ListenedHope is a discipline by Miriame Kaba in conversation with Brian Sonenstein and Kim Wilson from towardfreedom.org
In Episode 19 of Beyond Prisons, hosts Brian Sonenstein and Kim Wilson catch up with activist, writer, and educator Mariame Kaba.
Mariame shares her experiences advocating on behalf of Bresha Meadows, a teenage girl who killed her abusive father and was detained while facing the possibility of trial as an adult and a lifetime of incarceration. She recount’s Bresha’s story and explains how activists worked to make sure the family’s needs were met and help them navigate the collateral consequences of detention, including an enormous financial burden and the shame and stigma that makes people internalize their struggle.
The conversation continues with Mariame’s view of abolition as a collective project that embraces people who sense there is a problem with American institutions and are interested in figuring out what to do about it. She explains what she means when she says hope is a discipline, not an emotion or sense of optimism, and how this informs her organizing. Self care is examined as a community project. Finally, Mariame shares what books are on her shelf and what she’s reading right now.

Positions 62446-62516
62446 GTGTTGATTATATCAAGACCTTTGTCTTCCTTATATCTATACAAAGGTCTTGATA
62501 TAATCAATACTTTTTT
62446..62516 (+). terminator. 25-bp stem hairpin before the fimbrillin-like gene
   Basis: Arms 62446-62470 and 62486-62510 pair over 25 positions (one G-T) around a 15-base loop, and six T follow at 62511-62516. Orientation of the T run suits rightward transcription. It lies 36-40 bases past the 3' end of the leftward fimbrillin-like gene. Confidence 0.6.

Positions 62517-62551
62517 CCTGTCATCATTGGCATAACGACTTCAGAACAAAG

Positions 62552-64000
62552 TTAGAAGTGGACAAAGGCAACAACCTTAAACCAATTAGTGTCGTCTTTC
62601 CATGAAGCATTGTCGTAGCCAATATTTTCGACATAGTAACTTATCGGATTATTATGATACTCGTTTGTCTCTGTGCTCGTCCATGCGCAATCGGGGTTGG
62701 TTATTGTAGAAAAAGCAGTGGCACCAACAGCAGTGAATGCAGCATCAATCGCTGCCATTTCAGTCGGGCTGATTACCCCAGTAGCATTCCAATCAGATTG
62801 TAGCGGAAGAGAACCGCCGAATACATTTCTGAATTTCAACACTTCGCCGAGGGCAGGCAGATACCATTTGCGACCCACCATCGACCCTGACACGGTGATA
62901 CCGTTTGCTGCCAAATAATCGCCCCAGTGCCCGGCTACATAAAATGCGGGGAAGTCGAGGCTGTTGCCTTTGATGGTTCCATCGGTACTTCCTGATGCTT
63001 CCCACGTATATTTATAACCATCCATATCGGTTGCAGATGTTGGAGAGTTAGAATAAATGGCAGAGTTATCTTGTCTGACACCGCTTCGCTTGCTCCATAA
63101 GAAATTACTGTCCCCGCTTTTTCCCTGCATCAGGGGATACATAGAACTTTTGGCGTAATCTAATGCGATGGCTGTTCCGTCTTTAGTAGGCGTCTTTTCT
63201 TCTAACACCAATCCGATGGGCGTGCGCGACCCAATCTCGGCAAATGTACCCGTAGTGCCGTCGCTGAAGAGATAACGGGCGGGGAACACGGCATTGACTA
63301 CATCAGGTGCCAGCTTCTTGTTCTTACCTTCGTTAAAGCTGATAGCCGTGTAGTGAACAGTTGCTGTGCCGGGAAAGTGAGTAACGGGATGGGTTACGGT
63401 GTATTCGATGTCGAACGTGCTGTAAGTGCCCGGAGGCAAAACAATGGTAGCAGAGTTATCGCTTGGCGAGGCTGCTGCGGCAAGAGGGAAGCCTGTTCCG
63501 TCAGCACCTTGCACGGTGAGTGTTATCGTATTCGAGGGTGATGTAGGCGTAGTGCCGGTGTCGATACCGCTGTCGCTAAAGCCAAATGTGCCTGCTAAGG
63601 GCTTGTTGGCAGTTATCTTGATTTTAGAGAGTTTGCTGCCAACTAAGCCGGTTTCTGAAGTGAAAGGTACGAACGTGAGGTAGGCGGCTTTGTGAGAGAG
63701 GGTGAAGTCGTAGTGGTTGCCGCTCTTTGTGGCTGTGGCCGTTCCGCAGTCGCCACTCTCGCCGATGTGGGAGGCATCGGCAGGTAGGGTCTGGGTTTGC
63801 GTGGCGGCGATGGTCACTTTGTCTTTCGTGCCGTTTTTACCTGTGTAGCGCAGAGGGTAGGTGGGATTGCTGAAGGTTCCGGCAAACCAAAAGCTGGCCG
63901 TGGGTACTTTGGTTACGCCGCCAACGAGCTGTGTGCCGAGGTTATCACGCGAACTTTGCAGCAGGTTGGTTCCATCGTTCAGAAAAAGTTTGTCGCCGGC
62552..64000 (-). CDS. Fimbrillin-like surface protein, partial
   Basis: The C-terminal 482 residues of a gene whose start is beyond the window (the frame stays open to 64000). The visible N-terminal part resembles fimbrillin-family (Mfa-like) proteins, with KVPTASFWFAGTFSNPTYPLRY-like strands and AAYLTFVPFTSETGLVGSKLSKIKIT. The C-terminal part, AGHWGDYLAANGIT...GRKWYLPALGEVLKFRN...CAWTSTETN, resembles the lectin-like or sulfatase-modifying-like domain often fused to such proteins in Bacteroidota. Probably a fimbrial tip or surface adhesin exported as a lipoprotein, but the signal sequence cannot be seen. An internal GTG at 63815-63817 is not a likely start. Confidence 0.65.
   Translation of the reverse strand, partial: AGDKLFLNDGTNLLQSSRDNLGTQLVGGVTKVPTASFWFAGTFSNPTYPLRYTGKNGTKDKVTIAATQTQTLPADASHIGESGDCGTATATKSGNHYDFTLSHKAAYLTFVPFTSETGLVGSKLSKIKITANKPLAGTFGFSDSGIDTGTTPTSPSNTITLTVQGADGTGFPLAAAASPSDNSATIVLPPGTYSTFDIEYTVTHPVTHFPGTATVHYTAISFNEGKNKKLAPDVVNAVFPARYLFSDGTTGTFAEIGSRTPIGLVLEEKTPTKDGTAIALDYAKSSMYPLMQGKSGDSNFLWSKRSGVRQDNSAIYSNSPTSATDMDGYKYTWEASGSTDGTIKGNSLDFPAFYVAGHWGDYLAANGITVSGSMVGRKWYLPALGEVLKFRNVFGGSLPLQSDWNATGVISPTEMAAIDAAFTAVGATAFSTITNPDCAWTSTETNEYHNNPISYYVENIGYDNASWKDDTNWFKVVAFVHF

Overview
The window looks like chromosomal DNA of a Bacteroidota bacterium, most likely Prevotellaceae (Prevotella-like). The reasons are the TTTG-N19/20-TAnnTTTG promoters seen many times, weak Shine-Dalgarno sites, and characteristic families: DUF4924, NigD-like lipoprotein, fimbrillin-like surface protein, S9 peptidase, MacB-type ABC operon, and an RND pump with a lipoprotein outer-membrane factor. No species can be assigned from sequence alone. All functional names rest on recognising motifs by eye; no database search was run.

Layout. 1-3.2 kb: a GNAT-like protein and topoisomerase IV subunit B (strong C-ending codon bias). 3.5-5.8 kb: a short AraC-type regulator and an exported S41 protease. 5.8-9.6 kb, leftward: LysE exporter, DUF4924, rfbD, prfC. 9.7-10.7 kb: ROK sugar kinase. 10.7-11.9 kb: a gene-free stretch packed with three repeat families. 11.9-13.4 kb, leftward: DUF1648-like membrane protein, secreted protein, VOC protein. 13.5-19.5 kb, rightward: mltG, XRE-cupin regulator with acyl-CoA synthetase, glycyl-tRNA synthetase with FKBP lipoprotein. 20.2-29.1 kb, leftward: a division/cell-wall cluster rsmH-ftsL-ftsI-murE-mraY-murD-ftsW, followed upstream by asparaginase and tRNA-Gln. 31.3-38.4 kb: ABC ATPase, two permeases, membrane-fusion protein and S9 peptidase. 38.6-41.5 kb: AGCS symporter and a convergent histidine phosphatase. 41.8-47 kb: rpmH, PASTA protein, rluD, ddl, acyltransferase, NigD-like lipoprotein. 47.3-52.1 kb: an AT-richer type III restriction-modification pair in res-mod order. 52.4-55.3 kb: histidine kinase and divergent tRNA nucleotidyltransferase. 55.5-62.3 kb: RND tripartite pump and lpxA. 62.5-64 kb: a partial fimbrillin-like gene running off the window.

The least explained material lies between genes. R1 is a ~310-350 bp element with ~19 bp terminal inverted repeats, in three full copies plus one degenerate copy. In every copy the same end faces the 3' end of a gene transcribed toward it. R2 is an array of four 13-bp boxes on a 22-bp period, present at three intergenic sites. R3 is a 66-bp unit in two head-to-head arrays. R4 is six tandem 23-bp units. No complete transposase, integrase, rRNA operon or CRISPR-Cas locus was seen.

In this interview, Mariame Kaba talks about the prison industrial complex and the requirement to have ‘hope as a discipline’ to maintain the effort for the long haul:
I don’t also take a short-time view, I take a long view, understanding full well that I’m just a tiny, little part of a story that already has a huge antecedent and has something that is going to come after that, that I’m definitely not going to be even close to around for seeing the end of. So, that also puts me in the right frame of mind, that my little friggin’ thing I’m doing, is actually pretty insignificant in world history, but [if] it’s significant to one or two people, I feel good about that.
Continuing the conversation around hope, Kaba suggests that the care starts from where you are.
You don’t have to go anywhere to care for yourself.